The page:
May 14, 2020

Where to start when teaching your kids to cook at home.

Wishing your kids would magically cook a real dinner or make breakfast, not just pour cereal into a bowl? If so, you’re in luck! Our local Southern Food & Beverage Museum (“SoFab”) is a great resource for teaching kids of all ages how to cook during these stay-at-home days.

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SoFab recently brought their children’s cooking lessons online. While SoFab previously offered a year-round schedule of on-site cooking classes, cooking camps, and party bookings (like cupcake decorating), now you and your kids can upload entertaining, instructional videos to watch and “cook along” from your home kitchen.

Jennie Merrill

Jennie Merrill, Director of Education at SoFab, posts a new, free, kids’ food activity each weekday at 1:30 pm. “I started SoFAB Kids, a new YouTube channel, where I film cooking videos in my house. Each video features a link that takes you to our website, where you’ll find the actual recipe, a separate fun activity, and “Exit Ticket” quiz. This way parents and kids can slot a class to fit their timeframe – whether shorter or longer.”

First tries- great recipes to begin with!

The SoFab channel includes dinner lessons (pizza, pasta, tacos, burgers), breakfasts (blueberry pancakes), and baking muffins and cookies, among others. There are additional online child-oriented recipe resources like Bon Appetit and Food Network, among others.

Key tip from Jennie Merrill: “I highly suggest starting with breakfast foods or desserts. Kids love baking, no matter the age. These classes are what’s requested most often.”

Breaking down instruction by age-appropriate skill level is a good way to start. Of course, you know your kids’ abilities better than we do. Some kids take to cooking like fish to water and others find it more difficult. Modify recipes for your children, knowing their individual patience and motor skills levels.

Ages 3-5 and up

Start younger kids with basics, like stirring and mixing pancake, cookie, and cake batters with a wooden or plastic spoon. Plastic bowls are ideal for this age. Have the kids stand on a steady footstool with rubber feet so they can work at a kitchen table or low counter top. (Footstools also are useful for kids up to age ten, depending upon their height.)

This age can develop knife skills by cutting up soft things, like strawberries, using a plastic knife. For pie crusts and ice cream decorations, they can crush up Graham crackers or Oreos inside a heavy Ziplock bag using the bottom of small saucepan.

Ages 5-8 and up

Kids this age can measure ingredients reliably using measuring cups and spoons; this is a good way to teach basic math. Also, they can use an ice scoop to make uniform cookies and snacks on a baking sheet. Kneading soft ingredients – shaping burgers and meatballs – is fine now, as they understand not to lick their fingers automatically!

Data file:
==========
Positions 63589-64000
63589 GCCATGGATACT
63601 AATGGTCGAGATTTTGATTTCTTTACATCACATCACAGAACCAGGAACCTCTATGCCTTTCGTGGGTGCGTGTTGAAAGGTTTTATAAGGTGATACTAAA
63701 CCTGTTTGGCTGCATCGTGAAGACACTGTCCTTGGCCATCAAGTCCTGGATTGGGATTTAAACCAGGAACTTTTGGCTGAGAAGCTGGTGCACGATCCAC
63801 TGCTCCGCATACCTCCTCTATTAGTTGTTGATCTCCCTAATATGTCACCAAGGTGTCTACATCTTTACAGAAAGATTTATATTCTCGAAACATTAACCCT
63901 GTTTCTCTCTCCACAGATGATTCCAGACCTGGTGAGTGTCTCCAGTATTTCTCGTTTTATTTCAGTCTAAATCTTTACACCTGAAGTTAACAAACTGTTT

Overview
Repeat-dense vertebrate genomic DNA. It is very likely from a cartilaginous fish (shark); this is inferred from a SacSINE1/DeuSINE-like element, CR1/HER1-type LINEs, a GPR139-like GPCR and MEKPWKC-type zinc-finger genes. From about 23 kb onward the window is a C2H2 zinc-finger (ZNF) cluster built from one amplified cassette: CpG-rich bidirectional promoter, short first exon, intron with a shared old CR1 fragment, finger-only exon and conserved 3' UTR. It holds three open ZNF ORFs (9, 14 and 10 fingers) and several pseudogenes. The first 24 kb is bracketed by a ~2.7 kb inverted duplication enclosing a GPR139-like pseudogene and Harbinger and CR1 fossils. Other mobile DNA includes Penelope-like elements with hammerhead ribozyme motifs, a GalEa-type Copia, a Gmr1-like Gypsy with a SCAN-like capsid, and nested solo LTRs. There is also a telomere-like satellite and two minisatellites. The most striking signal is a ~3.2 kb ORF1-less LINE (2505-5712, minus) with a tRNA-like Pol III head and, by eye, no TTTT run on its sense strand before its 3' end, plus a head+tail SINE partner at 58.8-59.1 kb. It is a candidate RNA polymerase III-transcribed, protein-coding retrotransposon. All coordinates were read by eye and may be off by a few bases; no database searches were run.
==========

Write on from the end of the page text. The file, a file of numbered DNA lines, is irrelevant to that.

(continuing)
Start using a serrated plastic knife to cut things with a skin or a rind, but not hard ingredients yet (like potatoes or carrots). Sweet red and yellow bell peppers and cucumbers are perfect for slicing and then snacking. And make dips for the veggies!

You can also introduce small hand tools -- with a watchful eye -- including a cheese grater, peeler, handheld juicer, or zester. Use a hand mixer with your hand on top of theirs until they master control. Also, with oversight, begin sautéing in a skillet over medium heat.

Ages 8-11 and up

This age group is so curious and ready to show you that they can do anything, but they still need guidance and supervision. Teach differences between knife cuts: sticks, cubing, dicing, mincing – though always with a close eye on how they hold their knives. (If you’re teaching several kids at once, have them take turns with the knife to avoid accidents.)

These kids also grasp the importance of accuracy – in measurements, cooking temperatures (oven and stovetop), and cooking times. Ask them to read the recipes and then tell you what the next steps will be, and together prepare ingredients sequentially for each step. Continue stovetop sautéing, and introduce more appliances (mixers, food processors) – always stressing safety.

Preteens-Teens

At this age, kids should have basic kitchen skills mastered and the fine motor skills needed for seamless recipe execution. Always be in the kitchen with your kids until you are certain they can safely use all needed tools – knifes included – and equipment, from burners to ovens and food processors.

Ask these kids to read recipes twice and discuss the steps over with you, and then have them double-check the ingredient list and prepare all ingredients in bowls before beginning the actual cooking. In this way, their process will not be rushed, and they’ll learn to cook like pros!

Advice for all ages, parents included: Safety! Remind your cooking students to wash their hands well and wipe down all cooking surfaces and counters before beginning. And to always wash hands after handling raw proteins, like meat, eggs, and fish. Keep focused when using knifes and fire, and use proper oven mitts when lifting pots, pans, and baking sheets.

And have fun!


Trevor Wisdom is the Managing Editor of nola family magazine and her sister publication, nola boomers magazine

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